Gotta love the girl, she’s just so sassy. Let’s be honest, though, Ren will never live down the “eating a monkey” thing. I could go on and on about this stuff and favorite quotes from the books, but honestly, Houck’s handle on dialogue is mind blowing; it’s a level of writing that I seek in every book I read. Rightly so, dialogue is such a vast part of any story, it’s one way we can connect with the character. I know, on more than one account, where I’ve been reading a book and I’ve thought of a response that a certain character might say and—BAM—there’re those words on the page. Instantly I’m all, “Well, lookit you. I think we’ll get along just fine.” Anyone else have these moments with any character from any book they’ve read? Let me know in the comments.
Alright, okay, begrudgingly we move away from dialogue and into the next part which is an aspect of writing that I can never get enough of, whether it be the Tiger’s Curse series or any series. The research behind it. One thing that really made Tiger’s Curse into the thrilling read we have today is all the research that went into every book. Houck weaved a story with facts as beautifully as the magic cloth Kelsey achieves in Tiger’s Quest. She fills every book with these amazing stories about Durga or the gifts they’re going after in that particular book, and she does it in such a way it never takes away from the story or overloads the reader. This can be such a tricky balance because a little too much and your reader gets lost, but a too little and we still get lost because we won’t have enough information. The key is when and where, in this situation. For all those writers out there, you need not tell us every subsequent detail in one space, bring it up as it applies to us.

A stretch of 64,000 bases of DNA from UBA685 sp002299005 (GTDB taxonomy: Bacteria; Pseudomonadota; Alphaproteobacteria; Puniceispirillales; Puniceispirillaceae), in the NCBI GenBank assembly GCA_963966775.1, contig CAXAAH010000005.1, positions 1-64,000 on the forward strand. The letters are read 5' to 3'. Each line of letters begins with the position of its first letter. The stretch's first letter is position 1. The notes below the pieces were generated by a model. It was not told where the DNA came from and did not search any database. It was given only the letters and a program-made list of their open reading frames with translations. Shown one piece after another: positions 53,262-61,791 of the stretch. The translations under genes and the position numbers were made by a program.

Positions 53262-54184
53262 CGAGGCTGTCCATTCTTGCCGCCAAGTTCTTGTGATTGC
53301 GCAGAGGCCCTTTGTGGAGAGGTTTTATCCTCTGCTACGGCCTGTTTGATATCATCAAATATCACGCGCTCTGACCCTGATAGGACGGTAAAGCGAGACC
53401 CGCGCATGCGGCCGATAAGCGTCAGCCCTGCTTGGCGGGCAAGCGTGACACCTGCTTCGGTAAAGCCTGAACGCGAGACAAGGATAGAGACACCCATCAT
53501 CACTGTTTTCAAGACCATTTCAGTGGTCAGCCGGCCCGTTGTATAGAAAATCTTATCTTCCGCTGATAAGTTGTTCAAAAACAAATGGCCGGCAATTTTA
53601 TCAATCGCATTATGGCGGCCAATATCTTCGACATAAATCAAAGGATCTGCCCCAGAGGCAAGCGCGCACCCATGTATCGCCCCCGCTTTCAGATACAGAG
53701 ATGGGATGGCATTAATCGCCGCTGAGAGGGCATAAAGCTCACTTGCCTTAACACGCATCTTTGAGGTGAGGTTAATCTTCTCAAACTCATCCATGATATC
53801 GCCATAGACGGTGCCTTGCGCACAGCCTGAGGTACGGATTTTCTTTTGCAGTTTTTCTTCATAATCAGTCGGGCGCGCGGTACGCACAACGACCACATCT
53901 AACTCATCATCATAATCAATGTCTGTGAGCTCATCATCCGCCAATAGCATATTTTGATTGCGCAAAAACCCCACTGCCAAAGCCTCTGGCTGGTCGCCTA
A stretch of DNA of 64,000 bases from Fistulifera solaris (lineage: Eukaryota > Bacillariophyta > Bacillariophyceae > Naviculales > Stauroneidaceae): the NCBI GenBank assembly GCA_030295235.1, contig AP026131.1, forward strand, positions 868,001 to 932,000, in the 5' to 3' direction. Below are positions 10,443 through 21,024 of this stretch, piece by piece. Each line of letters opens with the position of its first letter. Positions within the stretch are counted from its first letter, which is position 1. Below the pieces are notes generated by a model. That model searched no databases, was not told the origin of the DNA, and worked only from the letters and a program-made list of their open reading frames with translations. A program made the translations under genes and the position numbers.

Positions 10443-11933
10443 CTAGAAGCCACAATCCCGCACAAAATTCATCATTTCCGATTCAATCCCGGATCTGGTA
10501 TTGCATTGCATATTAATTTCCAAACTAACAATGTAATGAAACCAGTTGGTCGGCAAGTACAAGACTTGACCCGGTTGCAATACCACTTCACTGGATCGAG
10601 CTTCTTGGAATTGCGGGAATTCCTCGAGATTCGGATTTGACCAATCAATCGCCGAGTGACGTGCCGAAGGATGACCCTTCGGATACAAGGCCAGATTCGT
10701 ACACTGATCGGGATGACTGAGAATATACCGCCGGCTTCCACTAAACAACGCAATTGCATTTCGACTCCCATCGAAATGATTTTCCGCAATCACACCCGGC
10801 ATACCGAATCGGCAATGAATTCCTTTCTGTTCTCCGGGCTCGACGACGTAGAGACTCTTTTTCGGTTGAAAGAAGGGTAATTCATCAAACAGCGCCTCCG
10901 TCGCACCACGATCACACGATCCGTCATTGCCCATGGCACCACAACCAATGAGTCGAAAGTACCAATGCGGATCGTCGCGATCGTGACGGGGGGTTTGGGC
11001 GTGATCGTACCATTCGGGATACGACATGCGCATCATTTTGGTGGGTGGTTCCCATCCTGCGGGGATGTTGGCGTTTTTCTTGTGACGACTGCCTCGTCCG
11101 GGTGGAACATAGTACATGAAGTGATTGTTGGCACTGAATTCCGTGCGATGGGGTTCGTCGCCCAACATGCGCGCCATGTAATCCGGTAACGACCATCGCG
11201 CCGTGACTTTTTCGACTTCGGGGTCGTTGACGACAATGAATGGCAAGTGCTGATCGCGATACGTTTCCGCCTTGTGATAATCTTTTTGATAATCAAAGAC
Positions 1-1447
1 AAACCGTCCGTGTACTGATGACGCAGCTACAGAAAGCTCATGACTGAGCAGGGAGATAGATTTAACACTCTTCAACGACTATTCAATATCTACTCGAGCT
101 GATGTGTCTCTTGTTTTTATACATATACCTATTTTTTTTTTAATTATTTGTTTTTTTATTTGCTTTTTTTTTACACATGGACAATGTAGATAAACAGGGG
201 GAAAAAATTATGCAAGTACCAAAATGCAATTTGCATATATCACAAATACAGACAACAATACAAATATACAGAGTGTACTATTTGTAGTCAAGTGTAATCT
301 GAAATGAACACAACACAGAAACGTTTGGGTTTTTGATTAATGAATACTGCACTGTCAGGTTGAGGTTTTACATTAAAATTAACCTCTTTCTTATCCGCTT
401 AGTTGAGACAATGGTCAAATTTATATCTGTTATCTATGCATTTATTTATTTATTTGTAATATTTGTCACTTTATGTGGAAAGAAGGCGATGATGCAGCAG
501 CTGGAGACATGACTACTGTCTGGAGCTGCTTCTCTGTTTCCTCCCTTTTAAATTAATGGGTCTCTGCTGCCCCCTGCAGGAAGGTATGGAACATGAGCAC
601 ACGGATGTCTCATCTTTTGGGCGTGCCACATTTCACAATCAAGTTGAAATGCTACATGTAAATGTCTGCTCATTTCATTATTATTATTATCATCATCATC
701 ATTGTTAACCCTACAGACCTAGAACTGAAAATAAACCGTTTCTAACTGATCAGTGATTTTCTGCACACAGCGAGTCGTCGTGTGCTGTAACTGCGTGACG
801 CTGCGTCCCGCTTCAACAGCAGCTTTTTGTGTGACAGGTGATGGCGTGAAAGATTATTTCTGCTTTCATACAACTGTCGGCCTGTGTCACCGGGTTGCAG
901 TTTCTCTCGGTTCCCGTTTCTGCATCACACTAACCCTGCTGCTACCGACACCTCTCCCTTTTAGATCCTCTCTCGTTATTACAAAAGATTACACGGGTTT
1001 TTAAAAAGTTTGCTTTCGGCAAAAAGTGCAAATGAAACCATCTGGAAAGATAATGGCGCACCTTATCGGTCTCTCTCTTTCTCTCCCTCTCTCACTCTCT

Perfect examples from our book. In Tiger’s Curse, we learn about Ren’s past thanks to Mr Kadam who tells Kelsey the story as they’re looking on the white tiger in his cage. Later on, once they’re on the plane to India, we learn more about Durga which is setting us up for that moment where—in hero’s journey terms—the character’s world changes, and she meets Ren the prince for the first time.
A final aspect of the research and facts portion I loved: we’re not just given one religion, which is shown at the end of book one. We have other influences, like Chinese religion, because Ren’s mother was of Asian decent. This is just another thrilling aspect that enhance the qualities and reading experience of the book. I loved that it didn’t just stick to one thing; it branched out connecting multiple together.